Germany’s Next Government Vows To Create A Super Climate Revolution
As Chancellor Angela Merkel’s era comes to an end, Germany’s next coalition government has vowed to usher in a “climate revolution” ahead of its inauguration.
“Germany’s new coalition promises climate revolution,” the country’s state-run DW News reported on Friday.
The incoming coalition, made up of Social Democrats, Greens, and center-right Free Democrats, has agreed to set up a “super ministry” to push a climate agenda.
“A new ‘super’ Climate and Economy Ministry, to be headed by Habeck, is to provide the bureaucratic muscle to implement the ambitious measures,” the German broadcaster added.
By putting the economy under the purview of the ‘super climate ministry,’ Berlin is sending the signal that the globalist climate agenda comes before jobs or the nation’s economic wellbeing.
The right-wing Alternative for Germany (AfD) party slammed the alliance for pushing a radical climate ideology.
The German “economy and prosperity will become completely subordinate” to “the green climate ideology,” the head of the opposition party, Tino Chrupalla, warned.
The DW News reported the post-Merkel government’s ambitious climate plans:
As Germany’s new coalition government — comprising center-left Social Democrats (SPD), environmentalist Greens and the business-focused Free Democrat Party (FDP) — readies to take power, it has made bold climate policy the cornerstone of the alliance.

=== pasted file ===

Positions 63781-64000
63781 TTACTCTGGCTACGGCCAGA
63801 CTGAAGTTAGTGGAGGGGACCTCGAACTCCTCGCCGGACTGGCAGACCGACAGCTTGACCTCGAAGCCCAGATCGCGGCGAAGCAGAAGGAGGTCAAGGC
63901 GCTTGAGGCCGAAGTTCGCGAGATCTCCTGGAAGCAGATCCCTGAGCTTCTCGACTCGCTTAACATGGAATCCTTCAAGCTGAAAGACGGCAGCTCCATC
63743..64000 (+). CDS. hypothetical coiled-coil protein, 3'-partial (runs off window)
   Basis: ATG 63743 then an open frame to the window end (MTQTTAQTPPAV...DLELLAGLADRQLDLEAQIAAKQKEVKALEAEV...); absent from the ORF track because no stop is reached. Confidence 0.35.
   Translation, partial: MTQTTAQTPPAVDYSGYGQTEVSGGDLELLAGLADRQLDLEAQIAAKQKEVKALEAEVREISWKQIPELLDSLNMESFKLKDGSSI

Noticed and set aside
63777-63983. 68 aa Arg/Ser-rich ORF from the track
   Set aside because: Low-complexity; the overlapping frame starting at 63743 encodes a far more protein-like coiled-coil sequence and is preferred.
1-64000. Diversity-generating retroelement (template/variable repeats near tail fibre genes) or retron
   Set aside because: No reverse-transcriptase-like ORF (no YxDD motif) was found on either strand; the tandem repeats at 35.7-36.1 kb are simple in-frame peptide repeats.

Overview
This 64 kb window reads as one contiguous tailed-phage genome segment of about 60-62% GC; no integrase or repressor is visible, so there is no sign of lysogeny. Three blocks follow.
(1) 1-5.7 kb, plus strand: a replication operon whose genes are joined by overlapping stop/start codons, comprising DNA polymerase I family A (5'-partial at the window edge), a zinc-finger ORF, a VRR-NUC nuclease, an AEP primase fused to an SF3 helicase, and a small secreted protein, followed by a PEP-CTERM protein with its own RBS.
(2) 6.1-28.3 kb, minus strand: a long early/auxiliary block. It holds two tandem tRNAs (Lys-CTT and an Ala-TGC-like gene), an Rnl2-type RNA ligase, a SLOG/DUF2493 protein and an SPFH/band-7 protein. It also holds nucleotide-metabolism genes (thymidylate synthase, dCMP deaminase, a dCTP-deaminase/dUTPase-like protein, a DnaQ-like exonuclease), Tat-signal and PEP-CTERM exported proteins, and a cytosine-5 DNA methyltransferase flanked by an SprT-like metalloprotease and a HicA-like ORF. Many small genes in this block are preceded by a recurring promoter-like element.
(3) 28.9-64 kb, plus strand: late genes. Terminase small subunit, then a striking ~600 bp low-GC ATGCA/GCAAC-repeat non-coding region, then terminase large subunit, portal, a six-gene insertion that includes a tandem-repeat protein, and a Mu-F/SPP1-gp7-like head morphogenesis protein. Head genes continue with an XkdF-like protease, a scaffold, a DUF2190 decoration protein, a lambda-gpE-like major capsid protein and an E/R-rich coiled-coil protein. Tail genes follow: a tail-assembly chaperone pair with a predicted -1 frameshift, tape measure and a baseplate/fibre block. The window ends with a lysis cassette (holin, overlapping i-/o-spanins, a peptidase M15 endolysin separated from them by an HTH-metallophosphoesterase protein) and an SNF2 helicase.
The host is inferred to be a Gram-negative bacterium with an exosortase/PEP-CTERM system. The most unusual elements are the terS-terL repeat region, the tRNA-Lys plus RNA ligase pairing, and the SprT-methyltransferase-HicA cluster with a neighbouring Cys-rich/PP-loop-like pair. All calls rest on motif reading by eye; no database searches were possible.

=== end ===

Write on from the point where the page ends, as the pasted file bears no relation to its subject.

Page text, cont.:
An agreement thrashed out by the three parties was released this week and includes climate measures designed to keep Germany “on the path to 1.5 degrees” Celsius (2.7 Fahrenheit), promised Robert Habeck, the Green Party co-chair and Germany’s likely next vice chancellor.
The measures include phasing out coal power by 2030, eight years ahead of the current schedule, powering 80% of the electricity grid with renewables within a decade and putting 15 million electric vehicles on German roads by 2030. The deal also proposes phasing out gas for power by 2040 and setting a minimum carbon price of €60 per ton ($68).
A new “super” Climate and Economy Ministry, to be headed by Habeck, is to provide the bureaucratic muscle to implement the ambitious measures.
The alliance, set to end Chancellor Angela Merkel’s 16-year reign, will be a “progressive” one, the coalition parties declared in a 177-page agreement.
Germany’s next government, likely to be headed by Merkel’s socialist Deputy Chancellor, Olaf Scholz, has promised even more liberal immigration policies.
The new government is “betting on [refugees] welcome culture,” Germany’s state-run ZDF reported. “It would now be easier for refugees to come to Germany,” the broadcaster cheered.
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